There is no specific diet for narcolepsy. However, there is anecdotal evidence that the ketogenic or “keto” diet may reduce symptoms. This diet plan involves eating a low amount of carbohydrates and getting energy from fats instead.
The scientific evidence supporting the keto diet for narcolepsy is limited, but some people report that it helps them.
Dietary changes may also help with maintaining a moderate weight. Narcolepsy does not only affect sleep — doctors also link it to weight gain and obesity, even when a person consumes a typical amount of calories.
People may also find it helpful to avoid specific foods that can disrupt sleep, such as those containing caffeine or alcohol.
Continue reading for more information about narcolepsy, diet, and how nutrition may help with narcolepsy symptoms.
Some individuals believe that certain dietary changes help them manage their narcolepsy symptoms. Anecdotal reports suggest the keto diet may benefit some people with the condition.
However, there is a lack of clinical research proving that the keto diet reliably reduces symptoms or is safe to follow over the long term.
Keto diets are typically very low in carbohydrates and high in fat. Eating this way puts the body into ketosis, meaning the body uses its own stored fat for energy instead of carbohydrates from food.
One small older 2004 study of nine people found that a keto diet improved daytime sleepiness by around 18% after 8 weeks. However, this study involved a low number of participants.
Researchers are not sure how the keto diet benefits people with narcolepsy, but it may have to do with the regulation of blood sugar levels.
Hypocretin is a chemical that regulates sleep patterns. People who have narcolepsy with cataplexy, or sudden muscle weakness, often have low levels of this neurotransmitter.
By keeping blood sugar low, a keto diet may increase neuronal activation and reduce tiredness during the day. However, research has not proven this claim.
Another potential benefit of dietary changes for narcolepsy is weight management. People with narcolepsy are
There is no specific diet for narcolepsy, and little research compares the different diet types for this condition. So far, the only dietary plan with any scientific evidence to support its use in narcolepsy is the keto diet.
The macronutrients comprising a keto diet typically divide into these
- fat: 55% to 60%
- protein: 30% to 35%
- carbohydrates: 5% to 10%
Specifically, in a 2,000-calorie daily diet, carbohydrates amount to 20 to 50 grams (g) per day. Additionally, fat ranges vary with keto diets and can go as
In comparison, a regular low carbohydrate diet is not as strict. Usually, a nonketogenic, low carbohydrate diet involves eating fewer than
However, the keto diet is very restrictive, so it is important to consult a doctor or registered dietitian before trying it. They can make sure someone still gets the nutrients they need.
Whether a person decides to try the keto diet for narcolepsy or not, there are some foods that doctors recommend limiting or avoiding when someone has this condition.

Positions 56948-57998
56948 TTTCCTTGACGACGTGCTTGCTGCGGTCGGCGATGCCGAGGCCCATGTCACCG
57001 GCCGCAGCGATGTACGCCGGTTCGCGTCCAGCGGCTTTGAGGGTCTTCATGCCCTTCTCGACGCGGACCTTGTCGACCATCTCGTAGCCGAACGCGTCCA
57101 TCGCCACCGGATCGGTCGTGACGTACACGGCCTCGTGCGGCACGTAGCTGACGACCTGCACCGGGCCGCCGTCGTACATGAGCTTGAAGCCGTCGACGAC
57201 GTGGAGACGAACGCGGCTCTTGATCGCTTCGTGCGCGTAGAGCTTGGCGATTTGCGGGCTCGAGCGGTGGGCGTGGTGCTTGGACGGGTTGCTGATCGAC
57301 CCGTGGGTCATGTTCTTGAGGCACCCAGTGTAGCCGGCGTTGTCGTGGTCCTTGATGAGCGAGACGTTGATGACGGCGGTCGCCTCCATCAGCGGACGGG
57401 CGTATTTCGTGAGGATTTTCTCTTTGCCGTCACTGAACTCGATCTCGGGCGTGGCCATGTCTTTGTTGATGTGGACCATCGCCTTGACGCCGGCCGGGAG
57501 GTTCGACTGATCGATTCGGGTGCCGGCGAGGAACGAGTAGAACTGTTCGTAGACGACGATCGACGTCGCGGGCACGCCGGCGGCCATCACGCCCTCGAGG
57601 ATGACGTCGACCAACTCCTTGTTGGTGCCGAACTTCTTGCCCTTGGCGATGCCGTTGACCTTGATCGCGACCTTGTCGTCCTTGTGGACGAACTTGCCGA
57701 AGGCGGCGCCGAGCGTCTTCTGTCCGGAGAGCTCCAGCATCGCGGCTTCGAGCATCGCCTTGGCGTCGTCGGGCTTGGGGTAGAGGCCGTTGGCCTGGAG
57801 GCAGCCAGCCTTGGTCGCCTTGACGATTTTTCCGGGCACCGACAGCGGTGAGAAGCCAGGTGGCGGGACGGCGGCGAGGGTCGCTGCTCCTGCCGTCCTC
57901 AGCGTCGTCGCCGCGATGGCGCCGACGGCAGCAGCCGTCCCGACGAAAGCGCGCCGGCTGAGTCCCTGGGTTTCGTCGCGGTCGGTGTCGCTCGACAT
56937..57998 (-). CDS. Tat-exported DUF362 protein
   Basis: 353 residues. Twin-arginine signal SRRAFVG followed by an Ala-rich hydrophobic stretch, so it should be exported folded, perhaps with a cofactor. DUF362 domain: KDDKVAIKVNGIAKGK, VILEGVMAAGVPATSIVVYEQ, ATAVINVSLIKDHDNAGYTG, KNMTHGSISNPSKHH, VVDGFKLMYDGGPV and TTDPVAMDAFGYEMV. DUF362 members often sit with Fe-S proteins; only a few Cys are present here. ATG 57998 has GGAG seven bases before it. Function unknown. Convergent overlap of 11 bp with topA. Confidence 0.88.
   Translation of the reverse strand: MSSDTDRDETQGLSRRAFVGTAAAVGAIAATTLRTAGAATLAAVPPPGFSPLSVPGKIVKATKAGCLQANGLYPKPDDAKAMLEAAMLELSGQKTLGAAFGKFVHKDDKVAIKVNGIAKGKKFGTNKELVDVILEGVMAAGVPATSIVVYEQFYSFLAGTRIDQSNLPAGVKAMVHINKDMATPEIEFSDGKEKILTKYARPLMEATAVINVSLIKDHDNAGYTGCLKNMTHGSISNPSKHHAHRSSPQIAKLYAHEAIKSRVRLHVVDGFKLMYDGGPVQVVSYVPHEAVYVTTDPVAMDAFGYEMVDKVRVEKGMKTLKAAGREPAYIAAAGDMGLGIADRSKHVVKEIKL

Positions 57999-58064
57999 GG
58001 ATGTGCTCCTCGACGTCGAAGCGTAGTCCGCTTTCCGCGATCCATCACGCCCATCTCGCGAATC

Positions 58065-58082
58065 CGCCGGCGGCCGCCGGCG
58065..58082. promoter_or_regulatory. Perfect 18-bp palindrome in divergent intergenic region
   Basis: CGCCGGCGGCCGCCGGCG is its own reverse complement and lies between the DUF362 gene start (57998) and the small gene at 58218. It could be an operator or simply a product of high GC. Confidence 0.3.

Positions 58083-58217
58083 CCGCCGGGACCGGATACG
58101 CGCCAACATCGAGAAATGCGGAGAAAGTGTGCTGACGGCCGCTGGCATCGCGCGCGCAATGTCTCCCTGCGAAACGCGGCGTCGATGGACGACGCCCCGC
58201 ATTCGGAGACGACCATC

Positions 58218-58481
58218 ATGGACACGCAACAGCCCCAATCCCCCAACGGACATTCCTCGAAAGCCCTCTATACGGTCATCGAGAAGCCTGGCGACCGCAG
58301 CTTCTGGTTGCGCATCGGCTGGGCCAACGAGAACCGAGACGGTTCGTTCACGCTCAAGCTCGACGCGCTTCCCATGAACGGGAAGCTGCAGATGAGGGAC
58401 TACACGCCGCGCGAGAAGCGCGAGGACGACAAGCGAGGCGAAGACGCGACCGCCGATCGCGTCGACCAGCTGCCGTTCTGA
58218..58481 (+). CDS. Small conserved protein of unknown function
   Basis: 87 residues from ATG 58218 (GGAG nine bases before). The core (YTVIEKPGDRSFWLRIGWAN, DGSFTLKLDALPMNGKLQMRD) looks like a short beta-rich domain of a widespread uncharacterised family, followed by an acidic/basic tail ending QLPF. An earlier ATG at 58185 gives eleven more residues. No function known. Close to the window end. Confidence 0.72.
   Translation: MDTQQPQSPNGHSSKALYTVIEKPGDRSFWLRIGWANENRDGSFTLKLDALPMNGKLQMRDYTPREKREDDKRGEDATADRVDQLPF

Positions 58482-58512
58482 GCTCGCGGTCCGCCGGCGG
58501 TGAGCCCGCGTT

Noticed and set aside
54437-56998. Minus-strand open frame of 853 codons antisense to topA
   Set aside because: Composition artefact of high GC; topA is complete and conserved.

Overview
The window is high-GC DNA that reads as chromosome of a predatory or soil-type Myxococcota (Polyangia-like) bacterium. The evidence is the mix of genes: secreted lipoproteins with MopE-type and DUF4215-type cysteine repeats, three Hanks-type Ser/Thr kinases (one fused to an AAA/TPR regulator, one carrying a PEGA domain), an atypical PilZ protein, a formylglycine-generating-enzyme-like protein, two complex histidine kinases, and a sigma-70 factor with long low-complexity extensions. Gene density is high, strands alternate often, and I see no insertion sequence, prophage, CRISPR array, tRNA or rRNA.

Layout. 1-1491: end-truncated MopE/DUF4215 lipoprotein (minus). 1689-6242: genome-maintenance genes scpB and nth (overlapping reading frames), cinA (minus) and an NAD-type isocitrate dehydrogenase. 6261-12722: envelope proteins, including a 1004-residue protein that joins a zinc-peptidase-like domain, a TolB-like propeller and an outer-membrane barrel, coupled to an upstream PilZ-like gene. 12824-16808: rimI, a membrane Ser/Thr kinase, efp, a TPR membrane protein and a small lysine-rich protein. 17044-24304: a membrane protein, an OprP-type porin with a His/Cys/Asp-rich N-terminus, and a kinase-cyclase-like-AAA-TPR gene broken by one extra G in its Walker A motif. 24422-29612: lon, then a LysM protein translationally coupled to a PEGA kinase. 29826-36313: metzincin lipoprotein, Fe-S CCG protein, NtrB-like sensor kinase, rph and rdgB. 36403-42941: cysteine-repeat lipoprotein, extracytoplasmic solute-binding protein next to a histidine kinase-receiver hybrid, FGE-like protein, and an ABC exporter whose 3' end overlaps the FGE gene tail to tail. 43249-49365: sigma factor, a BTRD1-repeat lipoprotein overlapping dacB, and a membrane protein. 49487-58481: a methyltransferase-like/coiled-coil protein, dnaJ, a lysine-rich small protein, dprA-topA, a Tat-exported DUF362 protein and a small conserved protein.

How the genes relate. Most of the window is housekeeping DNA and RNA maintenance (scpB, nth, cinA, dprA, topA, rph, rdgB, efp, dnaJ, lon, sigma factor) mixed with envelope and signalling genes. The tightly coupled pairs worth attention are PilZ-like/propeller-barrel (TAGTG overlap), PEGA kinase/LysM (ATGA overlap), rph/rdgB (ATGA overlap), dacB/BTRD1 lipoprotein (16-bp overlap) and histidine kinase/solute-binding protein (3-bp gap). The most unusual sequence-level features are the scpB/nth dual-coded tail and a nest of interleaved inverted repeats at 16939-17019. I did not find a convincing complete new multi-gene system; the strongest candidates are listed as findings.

Consuming foods that contain caffeine later in the day, such as coffee or chocolate, may make it harder to get to sleep. It may be possible for some to use caffeine strategically in the mornings to wake up, but others may find they feel more awake without it.
Additionally, those with narcolepsy need to limit or avoid alcohol. Although it may make a person feel temporarily sleepy, it disrupts sleep overall.
If someone follows the keto diet, they need to limit their daily carbohydrate intake to no more than
- foods high in sugar, such as candy and cakes
- grains, such as white bread and pasta
- starchy vegetables, such as potatoes, sweet potatoes, and squash
- legumes, such as beans and oats
- most fruits, such as bananas and grapes
Low carbohydrate fruits and vegetables can still be part of a keto diet. It is important to include these for fiber, vitamins, and minerals. Some examples include:
- leafy greens
- bell peppers
A person can work with a registered dietitian or a doctor if they are interested in trying a keto diet. To reach and maintain ketosis, individuals need to measure their ketones regularly and stay within a specific range of macronutrients.
In addition to dietary changes, narcolepsy management may involve lifestyle strategies, such as:
- sticking to a consistent sleep schedule, even on weekends
- getting exposure to natural sunlight in the morning
- taking time to relax before bed
- ensuring the sleep environment is cool, quiet, and dark
- strategic napping during the day for 15–20 minutes
- reducing stress where possible and trying relaxation techniques, such as yoga or deep breathing
- getting regular exercise, but not in the evenings, as this may keep a person up
- eating moderately in the evenings to avoid feeling uncomfortably full
If a person with narcolepsy is having difficulty managing their symptoms or wishes to try a specific dietary change, they can speak to a doctor.
A doctor may refer someone to a dietitian for advice on nutrition and weight management. Alternatively, if diet changes do not help, a doctor can
There is no specific narcolepsy diet, although some people report that the keto diet helps them. This involves eating a very low amount of carbohydrates and getting energy from fats.
There is little scientific evidence suggesting that this diet plan works reliably or is a beneficial long-term management strategy. People with narcolepsy can consult a doctor or dietitian about this if they are interested in trying it, as the keto diet is restrictive.
Other lifestyle strategies, such as consistent sleep schedules and stress management, can help manage narcolepsy symptoms. However, if these strategies do not help, a doctor may also recommend trying medications.